One of the ways to get the attention of our clients—especially our male clients—is to tell them that we are going to pray and ask God to make them weak. You may be thinking the same thing that our clients would be thinking, “Why in the world would I want to pray that?” The answer—it is the only way to have true strength! Let us explain.
Self-Sufficiency and Pride
As we walk through this life and face many difficult things that come our way, we develop ways to deal with things—ways to survive. Many times we learn survival in our childhood–even before the age of five. We grow up before we are supposed to. We become strong, self-sufficient or self-reliant. The problem is that this kind of strength is rooted in our own flesh and not in the power of God living within us. If we learn to function from this place, we will have little need for help from others—including God. Although we might say we need others and God, the way we live and interact in relationships speaks the opposite. In fact, we may have a very difficult time identifying that we even have needs.
Although the world—and even the western church at times—applauds the strong, self-sufficient, and independent individual, such a person may actually be functioning in opposition to God and His will. It becomes a form of pride–not the overtly arrogant puffed-up pride, but the type of pride that says, “I can handle it myself” . . . “I can make it” . . . “I don’t need anyone else’s help (maybe not even God’s).”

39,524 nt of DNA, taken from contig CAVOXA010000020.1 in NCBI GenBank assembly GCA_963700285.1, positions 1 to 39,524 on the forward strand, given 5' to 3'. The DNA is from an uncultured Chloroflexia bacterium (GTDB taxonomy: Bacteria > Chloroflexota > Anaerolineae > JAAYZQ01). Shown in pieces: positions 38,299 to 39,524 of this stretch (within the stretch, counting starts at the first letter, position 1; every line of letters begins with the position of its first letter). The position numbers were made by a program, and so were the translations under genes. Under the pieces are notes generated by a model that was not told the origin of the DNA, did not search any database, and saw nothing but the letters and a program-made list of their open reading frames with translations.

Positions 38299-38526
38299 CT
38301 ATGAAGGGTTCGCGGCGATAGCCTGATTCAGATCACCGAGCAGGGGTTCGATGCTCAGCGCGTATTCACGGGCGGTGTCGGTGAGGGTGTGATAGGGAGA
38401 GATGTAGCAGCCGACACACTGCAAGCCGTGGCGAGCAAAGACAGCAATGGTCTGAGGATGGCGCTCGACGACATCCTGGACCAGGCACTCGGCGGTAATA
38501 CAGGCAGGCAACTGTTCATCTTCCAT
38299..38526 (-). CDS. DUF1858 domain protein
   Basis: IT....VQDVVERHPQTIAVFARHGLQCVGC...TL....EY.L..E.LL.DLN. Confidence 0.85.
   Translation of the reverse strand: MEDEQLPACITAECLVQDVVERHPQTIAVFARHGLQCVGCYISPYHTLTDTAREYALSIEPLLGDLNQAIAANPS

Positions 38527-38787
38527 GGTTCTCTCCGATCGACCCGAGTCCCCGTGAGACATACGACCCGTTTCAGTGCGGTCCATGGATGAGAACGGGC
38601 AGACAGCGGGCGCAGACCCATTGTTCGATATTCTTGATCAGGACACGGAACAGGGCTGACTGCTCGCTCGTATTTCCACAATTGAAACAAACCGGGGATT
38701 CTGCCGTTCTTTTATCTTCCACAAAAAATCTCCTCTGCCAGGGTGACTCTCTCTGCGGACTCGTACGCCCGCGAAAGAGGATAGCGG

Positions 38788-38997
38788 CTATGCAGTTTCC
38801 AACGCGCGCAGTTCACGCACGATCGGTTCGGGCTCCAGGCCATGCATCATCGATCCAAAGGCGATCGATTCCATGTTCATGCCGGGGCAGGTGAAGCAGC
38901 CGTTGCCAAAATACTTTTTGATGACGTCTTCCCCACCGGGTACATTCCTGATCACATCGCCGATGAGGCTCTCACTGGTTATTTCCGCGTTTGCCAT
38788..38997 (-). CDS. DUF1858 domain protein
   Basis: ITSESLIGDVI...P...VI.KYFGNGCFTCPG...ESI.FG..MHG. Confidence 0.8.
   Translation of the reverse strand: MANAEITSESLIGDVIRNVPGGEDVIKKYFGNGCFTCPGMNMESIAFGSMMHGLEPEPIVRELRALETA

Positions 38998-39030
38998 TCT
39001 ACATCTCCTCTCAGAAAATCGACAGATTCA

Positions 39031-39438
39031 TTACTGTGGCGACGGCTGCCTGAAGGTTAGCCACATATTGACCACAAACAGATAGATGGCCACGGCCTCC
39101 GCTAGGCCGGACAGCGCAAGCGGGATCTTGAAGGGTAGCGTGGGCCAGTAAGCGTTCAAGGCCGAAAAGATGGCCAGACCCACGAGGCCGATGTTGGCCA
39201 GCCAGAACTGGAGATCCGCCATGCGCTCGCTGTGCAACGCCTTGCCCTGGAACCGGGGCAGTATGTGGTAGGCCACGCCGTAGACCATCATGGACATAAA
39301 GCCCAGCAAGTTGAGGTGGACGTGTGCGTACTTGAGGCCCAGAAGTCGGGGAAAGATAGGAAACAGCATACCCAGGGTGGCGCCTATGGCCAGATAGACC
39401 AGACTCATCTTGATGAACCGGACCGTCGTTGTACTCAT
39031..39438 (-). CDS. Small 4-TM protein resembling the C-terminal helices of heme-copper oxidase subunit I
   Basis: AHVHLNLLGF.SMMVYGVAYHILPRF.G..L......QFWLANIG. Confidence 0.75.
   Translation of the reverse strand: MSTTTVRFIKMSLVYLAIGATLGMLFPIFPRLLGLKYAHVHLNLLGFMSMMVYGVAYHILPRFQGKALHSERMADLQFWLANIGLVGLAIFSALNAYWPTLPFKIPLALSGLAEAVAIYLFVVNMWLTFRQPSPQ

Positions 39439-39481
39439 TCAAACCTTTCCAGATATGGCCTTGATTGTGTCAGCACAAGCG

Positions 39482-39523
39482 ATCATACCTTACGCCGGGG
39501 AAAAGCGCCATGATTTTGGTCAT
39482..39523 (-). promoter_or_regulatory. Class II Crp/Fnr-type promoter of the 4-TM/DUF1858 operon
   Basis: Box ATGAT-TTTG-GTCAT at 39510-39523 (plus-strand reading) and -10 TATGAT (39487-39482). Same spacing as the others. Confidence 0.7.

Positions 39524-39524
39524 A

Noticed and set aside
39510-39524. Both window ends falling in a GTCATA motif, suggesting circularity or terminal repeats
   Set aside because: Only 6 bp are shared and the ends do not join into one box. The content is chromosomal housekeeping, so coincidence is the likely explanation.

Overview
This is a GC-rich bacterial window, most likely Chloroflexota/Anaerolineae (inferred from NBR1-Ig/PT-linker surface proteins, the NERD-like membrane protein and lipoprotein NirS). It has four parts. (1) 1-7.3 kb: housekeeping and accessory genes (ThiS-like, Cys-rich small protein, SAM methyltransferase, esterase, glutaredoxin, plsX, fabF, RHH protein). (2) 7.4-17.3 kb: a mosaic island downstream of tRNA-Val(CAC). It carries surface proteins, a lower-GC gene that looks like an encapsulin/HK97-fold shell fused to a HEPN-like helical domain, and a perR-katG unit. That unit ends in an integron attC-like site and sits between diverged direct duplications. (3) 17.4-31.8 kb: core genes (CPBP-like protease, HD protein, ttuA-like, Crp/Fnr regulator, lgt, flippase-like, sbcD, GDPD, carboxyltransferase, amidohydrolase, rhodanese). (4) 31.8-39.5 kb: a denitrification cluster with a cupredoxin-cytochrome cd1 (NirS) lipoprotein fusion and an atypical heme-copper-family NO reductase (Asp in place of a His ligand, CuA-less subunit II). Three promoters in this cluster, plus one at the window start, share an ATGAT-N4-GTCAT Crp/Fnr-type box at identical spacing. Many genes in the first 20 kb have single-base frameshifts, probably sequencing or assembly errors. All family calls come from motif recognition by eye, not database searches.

An Accurate Picture of Weakness
One of our favorite Scriptures that we share all the time in counseling is the interchange between Paul and the Lord from 2 Cor. 12:9-10: The Lord says to Paul, “My grace is sufficient for you, for My power is made perfect in weakness.” Christ spoke this at a time when Paul was asking repeatedly for relief from a recurring struggle of some type (his “thorn” experience). In response, Paul basically says, “Okay then. I get it. So even in my struggles, I will boast all the more gladly about my weaknesses, so that Christ’s power may rest on me.” He continues, “For Christ’s sake, I will delight in weaknesses, in insults, in hardships, in persecutions, in difficulties. For when I am weak, then I am strong.”
Few would define Paul as being a “weakling” in his Christian life, yet he invited and embraced godly weakness so that the fullness of God’s power could be at work in him. He knew that he could not make it in his own strength. He could not be self-reliant. He could not be independent. He could not fulfill the calling on his life with anything less than the perfect power of God—His “dunamis” or “dynamite power” (the meaning of that word in Greek). Paul knew he had to surrender—Paul leaned into God, embraced his weakness and received the all-sufficient gift of grace.
Paul did it. Can you?
Father, as I reflect on the gift of your Son Jesus this Christmas, I see the ultimate example of embracing weakness. He entered our world in vulnerability and weakness in order to fulfill His calling to save all who would respond. And from this place of weakness, He ultimately manifested the fulness of His glory and strength. I so need to experience your strength at work in me. Please help me embrace a godly weakness and vulnerability so I can live from this place of trusting you with me.
Until next week . . .
NOTE: If you or someone you know is in need of finding a safe place for emotional and/or spiritual healing and restoration, please contact us at The Father’s Heart Intensive Christian Counseling Ministry through our web site at www.fathersheart.com or email us directly at email@example.com or firstname.lastname@example.org.
We are located in the North Georgia Mountains in a retreat-oriented environment and have established opportunities for ministry to individuals or couples for time periods as little as a few hours to as long as five days.